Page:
Extract from my novel “My Own Personal Superhero”

Chris checked his watch. 5:45pm. Searching his duffle bag, he found his brown chinos and Superman t-shirt. He stripped down to his boxers and quickly changed. Snatching his jacket off the rail, he sat down and began putting on his black Converses. After tying his laces, he picked up his jacket and slung it over his arms. He took one last look around to make sure he hadn’t forgot anything before leaving. The door gave a heavy sigh as it closed.

Quietly, Chris made his way down the hallway. It was dimly lit and pieces of obscure art were suspended on the walls. Through one of the rooms he could hear the TV. The old style narration suggested it was a movie from the forties. Chris continued on his way. The noise from his footsteps seemed to be swallowed by the soft carpet.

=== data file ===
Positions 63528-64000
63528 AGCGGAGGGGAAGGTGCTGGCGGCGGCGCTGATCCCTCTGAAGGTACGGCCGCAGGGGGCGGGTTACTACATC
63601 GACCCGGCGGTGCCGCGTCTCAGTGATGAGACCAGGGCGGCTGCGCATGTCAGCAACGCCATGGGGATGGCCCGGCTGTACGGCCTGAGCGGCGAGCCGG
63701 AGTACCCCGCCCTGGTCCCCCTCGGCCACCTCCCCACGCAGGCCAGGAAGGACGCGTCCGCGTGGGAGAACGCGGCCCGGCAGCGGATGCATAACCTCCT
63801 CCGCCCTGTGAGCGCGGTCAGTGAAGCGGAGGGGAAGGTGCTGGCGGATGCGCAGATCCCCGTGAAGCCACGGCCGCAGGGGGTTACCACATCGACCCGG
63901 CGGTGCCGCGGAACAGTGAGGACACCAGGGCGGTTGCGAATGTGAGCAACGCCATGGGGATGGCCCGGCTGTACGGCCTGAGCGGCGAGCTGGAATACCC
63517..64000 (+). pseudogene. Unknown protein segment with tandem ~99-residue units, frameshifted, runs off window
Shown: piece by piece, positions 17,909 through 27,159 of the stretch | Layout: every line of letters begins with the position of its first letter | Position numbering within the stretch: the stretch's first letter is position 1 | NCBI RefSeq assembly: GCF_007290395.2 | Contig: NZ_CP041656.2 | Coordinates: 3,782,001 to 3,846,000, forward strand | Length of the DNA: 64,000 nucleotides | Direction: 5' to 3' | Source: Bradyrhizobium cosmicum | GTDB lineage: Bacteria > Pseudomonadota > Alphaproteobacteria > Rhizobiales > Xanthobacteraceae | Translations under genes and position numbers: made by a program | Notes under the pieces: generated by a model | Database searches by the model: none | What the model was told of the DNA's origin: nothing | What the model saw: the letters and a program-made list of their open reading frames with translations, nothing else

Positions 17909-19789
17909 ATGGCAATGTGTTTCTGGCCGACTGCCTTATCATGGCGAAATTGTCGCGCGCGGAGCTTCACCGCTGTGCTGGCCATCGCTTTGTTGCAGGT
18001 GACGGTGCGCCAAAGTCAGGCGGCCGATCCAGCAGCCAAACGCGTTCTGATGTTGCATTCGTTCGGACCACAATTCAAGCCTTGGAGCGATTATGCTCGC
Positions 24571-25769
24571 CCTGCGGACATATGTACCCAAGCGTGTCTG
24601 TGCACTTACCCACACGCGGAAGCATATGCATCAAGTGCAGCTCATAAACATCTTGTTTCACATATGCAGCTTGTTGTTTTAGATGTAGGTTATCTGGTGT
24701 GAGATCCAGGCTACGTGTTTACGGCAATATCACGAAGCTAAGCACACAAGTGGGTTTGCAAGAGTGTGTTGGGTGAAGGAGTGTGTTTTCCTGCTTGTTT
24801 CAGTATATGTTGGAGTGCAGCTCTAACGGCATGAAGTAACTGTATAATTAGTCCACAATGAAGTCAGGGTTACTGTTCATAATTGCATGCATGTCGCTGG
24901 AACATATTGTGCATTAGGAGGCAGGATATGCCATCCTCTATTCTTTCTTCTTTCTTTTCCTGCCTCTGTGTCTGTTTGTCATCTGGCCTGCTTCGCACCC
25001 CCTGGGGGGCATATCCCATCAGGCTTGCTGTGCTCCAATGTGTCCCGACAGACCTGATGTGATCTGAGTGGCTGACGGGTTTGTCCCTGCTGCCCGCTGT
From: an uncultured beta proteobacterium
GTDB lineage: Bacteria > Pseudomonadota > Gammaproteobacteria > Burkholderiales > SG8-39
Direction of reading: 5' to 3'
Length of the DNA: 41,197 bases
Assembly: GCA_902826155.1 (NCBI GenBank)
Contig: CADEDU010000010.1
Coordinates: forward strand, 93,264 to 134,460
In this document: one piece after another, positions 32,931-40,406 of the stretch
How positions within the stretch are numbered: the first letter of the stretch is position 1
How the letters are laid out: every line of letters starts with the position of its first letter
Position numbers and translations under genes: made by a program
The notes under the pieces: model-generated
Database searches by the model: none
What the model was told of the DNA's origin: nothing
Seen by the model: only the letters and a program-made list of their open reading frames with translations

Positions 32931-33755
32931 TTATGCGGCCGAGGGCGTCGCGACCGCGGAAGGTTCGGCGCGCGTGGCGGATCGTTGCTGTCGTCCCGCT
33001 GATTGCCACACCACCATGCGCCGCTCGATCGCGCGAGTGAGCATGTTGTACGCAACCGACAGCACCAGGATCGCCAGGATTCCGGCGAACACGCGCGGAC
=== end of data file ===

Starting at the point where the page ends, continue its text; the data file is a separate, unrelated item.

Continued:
The next room belonged to Romy. His fingers produced a small echo as they rapt on the grey door. From inside, Chris could hear something crash onto the floor followed by footsteps. With a soft click, the door opened and Romy peered out and smiled.

“Hey you,” she said and held the door ajar.

Chris stepped in and looked around. A flat screen TV proudly hung on the wall. Opposite stood a double bed complete with a dark red duvet and cream pillows. To his left, he noted a clean and rather cosy en-suite through an open doorway. A small selection of makeup lay in a messy pile on the tiled floor. The curtains were pulled, revealing a view over a small children’s park.

“Ready for tonight?” Romy asked before shutting the door.

Nodding, Chris sat down the comfortable bed. His body sunk in slightly as he did so.